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Have you ever had a Yahoo account? You might want to change some passwords.

Here's who was affected, and what you can do to keep your accounts safe. (Video: Jhaan Elker/The Washington Post)

Yahoo says 1 billion user accounts hacked

This post has been updated from a previous version that published Sept. 22, 2016. 

Yahoo on Wednesday revealed that a 2013 breach leaked information from more than 1 billion accounts. This is separate from a very similar breach of 500 million accounts that Yahoo announced in September. At that time, we ran a guide for what Yahoo users should do with their accounts. Since this information is relevant again, we've brought this guide back and updated it to reflect this latest breach.

What information has been stolen?

Yahoo's chief information security officer, Bob Lord, said in a blog post Wednesday that account information taken “may have” included names, email address, telephone numbers and dates of birth. Lord also said that password information, though not passwords in plain text, may have been stolen, as well as some answers to security questions.

According to Yahoo, accounts on Tumblr — which Yahoo bought in 2013 — are not affected.

How about financial information?

Lord said financial information, including credit card numbers and payment card data, were not accessed. That information is stored in a separate system.

Still, users should check their credit scores to see if new accounts have been opened in their name, as this type of personal information can be used as a key to get enough information to open an account.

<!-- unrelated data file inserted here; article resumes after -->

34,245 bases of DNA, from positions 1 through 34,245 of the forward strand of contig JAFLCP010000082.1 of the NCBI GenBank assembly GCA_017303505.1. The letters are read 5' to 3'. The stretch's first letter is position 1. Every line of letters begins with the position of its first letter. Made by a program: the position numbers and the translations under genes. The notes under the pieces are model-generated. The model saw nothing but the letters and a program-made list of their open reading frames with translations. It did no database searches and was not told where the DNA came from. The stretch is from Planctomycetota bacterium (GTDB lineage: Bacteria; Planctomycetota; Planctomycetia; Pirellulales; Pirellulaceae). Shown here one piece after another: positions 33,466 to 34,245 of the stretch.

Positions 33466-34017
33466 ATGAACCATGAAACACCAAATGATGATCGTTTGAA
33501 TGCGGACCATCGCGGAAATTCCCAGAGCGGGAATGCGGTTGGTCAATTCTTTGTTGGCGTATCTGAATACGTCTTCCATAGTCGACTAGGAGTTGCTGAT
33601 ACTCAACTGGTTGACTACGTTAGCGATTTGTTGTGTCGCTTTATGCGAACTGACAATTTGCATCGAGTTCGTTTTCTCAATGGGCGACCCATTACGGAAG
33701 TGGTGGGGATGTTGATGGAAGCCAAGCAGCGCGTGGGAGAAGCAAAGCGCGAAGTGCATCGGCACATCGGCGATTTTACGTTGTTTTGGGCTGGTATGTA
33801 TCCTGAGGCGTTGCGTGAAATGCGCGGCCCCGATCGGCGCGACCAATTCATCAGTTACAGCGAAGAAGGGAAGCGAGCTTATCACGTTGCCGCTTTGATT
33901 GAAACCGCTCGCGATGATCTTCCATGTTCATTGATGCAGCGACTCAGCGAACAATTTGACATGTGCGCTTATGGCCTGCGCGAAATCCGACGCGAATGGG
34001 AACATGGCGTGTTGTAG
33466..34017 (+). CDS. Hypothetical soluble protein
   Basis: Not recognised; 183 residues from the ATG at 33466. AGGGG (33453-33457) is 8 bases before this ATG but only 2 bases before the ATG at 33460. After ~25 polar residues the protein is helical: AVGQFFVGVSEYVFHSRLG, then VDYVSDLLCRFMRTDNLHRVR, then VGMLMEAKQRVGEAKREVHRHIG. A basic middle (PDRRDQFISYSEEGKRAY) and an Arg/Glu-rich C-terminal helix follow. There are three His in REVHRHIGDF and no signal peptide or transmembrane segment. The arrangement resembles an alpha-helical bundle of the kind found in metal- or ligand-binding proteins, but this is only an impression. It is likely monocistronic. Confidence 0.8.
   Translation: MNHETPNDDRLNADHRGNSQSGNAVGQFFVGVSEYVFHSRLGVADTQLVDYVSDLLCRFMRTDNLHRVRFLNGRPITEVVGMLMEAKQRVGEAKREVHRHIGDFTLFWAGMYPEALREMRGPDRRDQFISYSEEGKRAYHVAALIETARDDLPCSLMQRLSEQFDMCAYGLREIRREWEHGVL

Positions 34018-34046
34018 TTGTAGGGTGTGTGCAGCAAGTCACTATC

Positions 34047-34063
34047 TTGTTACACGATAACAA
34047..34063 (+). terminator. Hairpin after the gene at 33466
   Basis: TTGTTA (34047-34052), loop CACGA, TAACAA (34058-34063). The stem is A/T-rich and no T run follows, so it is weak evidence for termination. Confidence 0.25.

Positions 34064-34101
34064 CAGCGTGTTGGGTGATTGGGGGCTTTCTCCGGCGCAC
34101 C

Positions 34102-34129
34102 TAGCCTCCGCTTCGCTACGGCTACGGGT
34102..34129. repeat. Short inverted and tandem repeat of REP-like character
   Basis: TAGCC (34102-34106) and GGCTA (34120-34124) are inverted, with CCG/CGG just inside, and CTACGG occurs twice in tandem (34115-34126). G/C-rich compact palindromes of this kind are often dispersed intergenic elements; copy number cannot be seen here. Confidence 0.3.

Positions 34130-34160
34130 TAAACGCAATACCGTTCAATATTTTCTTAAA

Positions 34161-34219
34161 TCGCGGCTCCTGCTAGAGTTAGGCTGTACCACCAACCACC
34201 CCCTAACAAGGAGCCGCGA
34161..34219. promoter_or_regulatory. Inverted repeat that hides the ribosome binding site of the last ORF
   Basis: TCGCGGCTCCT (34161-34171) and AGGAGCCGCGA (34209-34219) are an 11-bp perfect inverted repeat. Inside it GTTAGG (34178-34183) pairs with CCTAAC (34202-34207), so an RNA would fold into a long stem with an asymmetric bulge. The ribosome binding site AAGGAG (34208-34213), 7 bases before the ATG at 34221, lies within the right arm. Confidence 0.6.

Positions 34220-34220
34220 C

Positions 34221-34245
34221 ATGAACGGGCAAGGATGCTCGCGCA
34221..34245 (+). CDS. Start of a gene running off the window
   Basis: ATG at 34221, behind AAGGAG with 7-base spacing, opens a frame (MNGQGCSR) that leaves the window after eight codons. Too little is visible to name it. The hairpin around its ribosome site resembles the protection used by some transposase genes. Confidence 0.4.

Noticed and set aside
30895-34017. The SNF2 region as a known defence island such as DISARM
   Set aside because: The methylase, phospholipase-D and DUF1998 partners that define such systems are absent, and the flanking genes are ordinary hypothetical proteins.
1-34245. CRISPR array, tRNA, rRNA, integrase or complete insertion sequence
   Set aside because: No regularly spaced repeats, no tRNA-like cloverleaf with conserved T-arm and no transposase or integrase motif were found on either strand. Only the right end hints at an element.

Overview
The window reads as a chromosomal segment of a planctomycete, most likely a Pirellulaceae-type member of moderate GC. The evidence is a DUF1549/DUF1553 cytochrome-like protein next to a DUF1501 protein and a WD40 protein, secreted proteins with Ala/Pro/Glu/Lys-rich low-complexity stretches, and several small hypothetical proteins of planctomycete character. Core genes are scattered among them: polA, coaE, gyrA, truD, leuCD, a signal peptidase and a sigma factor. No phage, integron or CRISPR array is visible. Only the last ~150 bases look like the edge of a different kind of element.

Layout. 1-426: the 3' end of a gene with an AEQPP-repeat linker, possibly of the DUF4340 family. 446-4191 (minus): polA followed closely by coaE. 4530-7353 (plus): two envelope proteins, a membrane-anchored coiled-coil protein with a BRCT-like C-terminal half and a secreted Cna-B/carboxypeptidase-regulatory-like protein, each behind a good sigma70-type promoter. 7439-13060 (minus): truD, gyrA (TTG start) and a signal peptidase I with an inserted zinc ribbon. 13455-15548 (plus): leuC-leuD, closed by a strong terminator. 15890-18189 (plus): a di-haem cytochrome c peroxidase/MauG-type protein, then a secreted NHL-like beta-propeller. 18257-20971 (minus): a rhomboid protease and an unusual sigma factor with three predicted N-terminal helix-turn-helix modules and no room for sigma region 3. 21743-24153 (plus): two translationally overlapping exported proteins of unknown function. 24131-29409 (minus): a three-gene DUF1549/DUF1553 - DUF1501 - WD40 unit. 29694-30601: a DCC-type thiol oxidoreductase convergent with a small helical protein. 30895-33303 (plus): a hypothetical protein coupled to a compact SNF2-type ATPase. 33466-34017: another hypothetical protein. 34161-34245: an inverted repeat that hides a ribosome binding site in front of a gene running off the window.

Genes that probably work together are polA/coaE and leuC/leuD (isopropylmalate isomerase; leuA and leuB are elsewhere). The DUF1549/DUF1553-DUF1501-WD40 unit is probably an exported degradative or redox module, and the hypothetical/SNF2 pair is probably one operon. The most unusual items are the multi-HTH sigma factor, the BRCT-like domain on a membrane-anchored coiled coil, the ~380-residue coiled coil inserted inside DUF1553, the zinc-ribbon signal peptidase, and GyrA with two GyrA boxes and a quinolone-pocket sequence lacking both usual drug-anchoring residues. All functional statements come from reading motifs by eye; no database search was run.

How data breaches grew to massive proportions in 11 years

How do I know if I've been affected?

Yahoo will be contacting potentially affected users by email.

Beware of scam emails that may reference the Yahoo breach to try to pull more information out of you by asking you to “verify” information.

What should I do on my Yahoo account?

Users will be asked to change their passwords. Any unencrypted security questions and answers will be invalidated, meaning that users will have to submit new ones. If you haven't changed your password since 2013 — or if you had changed it to a password you may have used before 2013 after the previous breach — it's a good idea to change it again.

Also, if you had a Yahoo account in 2013 but have since closed it, you should change the credentials for any current accounts you have that might share a password or security question response with that old account.

Does Yahoo have a place where I can find all this information?

The company has set up a frequently asked questions page for anyone who may have been affected by the breach.